Here for It w/ R. Eric Thomas, #159

Hi! It's R. Eric Thomas. From the internet?

This week: Barack and Michelle want to brighten your day, I’m obsessed with The Circle, and Tom? Steyer?

Hey! This week’s newsletter is a day late and shorter than normal because I have the flu and I’m completely out of commission. I take the flu really seriously and always get my flu shot, which turned out to be a particularly good idea this year as I’m the sickest I’ve been in a long time and I can’t imagine what it’d be like without the flu shot and Tamiflu. So, hopefully, I’ll be back in the saddle next week, but for now I got nothing. (Hilariously, I have a phone interview about my book at noon today so we’ll see how that goes… I’ve had chills for a day and a half and all I can think of is that line from Rent where Mimi goes “Cold, cold, will you light my candle?” so I think that’s how I’ll open the interview. Also, last night my fever broke and so of course I heard Maureen sing “her fever’s breaking…” Apparently, the only medical vocabulary I have is from the end of Rent.)

Let’s hang out in real life! Book tour dates!

A note about these dates and places: I want to go everywhere! I’m really fortunate that my publisher, Ballantine Books, is spending the money to send me anywhere at all. But it’s not feasible for them to send me on a 60-city tour like I’m literary Beyoncé. So, if your city isn’t on the list (yet) it’s only because I haven’t yet found a sponsoring organization and/or figured out a self-funded trip that will bring me close. But I am really trying to figure out other ways to get to additional cities—Louisville, Detroit, Atlanta, San Fran, and more. I can’t wait to see you!


Tag Yourself In These Ridiculously Adorable Barack And Michelle Obama Photo Booth Pictures

This has enormous "Mom and Dad went to a retirement party with an open bar and a photo booth and had a great time and are texting you about it at 11:45 p.m. and—oops—they just called you and they're giggling at each other in the back of a cab" energy.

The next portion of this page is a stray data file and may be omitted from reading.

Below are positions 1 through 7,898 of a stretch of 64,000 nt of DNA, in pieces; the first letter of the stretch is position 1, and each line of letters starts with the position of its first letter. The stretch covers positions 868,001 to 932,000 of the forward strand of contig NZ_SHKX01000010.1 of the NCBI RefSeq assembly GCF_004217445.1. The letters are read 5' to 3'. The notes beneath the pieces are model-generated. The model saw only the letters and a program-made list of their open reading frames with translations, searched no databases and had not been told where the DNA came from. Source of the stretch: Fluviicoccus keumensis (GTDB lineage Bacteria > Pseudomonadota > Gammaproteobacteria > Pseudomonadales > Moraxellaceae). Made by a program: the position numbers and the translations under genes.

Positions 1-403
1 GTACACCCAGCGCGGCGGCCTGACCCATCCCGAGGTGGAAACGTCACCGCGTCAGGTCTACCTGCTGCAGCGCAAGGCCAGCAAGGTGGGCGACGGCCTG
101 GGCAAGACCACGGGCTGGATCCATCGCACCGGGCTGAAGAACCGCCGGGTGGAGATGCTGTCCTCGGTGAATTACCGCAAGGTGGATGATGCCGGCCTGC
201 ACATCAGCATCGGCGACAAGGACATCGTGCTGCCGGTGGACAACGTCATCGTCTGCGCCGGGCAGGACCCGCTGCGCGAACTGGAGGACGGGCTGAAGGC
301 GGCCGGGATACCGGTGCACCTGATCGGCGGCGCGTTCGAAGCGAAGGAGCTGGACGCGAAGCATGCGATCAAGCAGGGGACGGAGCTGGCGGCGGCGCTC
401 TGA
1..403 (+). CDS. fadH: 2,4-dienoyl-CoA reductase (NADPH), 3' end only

Unfortunately I Identify With This Photo Of Tom Steyer

I cannot stop screaming at these photos. Even though I officially don't have any idea who Tom Steyer is, I deeply identify with these photos. This is me in literally every situation: not sure why I'm there, failing to find a graceful way to exit, wondering if perhaps it would help to hear my opinion even though I absolutely don't know what's going on.

You can almost hear his internal monologue which is surely a collection of half-uttered phrases like "Hmm" "I see" "Ah, interesting" "If I can just inter—" Tom Steyer has big "Sorry, wrong office" energy. Which again, I mean literally, but also as a heavy-handed metaphor that would not make the final draft in anything better than our present reality.


Alert! I Can't Stop Thinking About Netflix's The Circle

I have attempted, with no success whatsoever, to explain the premise of the show to many people. It's relatively simple but, surprisingly, incomprehensible. Here are some ways I have described The Circle.

  • It's Big Brother except they're all isolated in their little rooms. So... Big Only Child... Big Time Out.

  • MySpace Top Eight Live

  • You know how sometimes people will do speech-to-text on their phones in public and it's really embarrassing? That.

  • Literally Black Mirror.

  • A bunch of people yell at a flatscreen in an Airbnb. For a prize.

  • It's like if you filmed a bunch of freelancers and made them cancel each other.


Project Runway Season 18 Episode 6 Recap: This Is Me

In one of the very best Victoria-isms to date, she's asked who her main competition is. She replies "Geoffrey, Brittany, and Delvin." I would tend to agree, although I think Dayoung and Nancy may be dark horses in this race, especially after this week. In the confessional, an off-camera voices asks Victoria, "What about Sergio?" At this point, Victoria is distracted by futzing around with some the confessional decorations. She turns back and blithely replies "Nooo! Of course not!" as if the idea is ludicrous. Truly, I guffawed. Victoria, with her musical accent, will read you to filth so matter-of-factly that you'll end up agreeing with her. Obsessed. 


No day but today,


Here for It w/ R. Eric Thomas, #158

Hi! It's R. Eric Thomas. From the internet?

This week: ROYAL RUMBLE!!!!, General Gwyneth Paltrow Nonsense, and more controversy on Project Runway.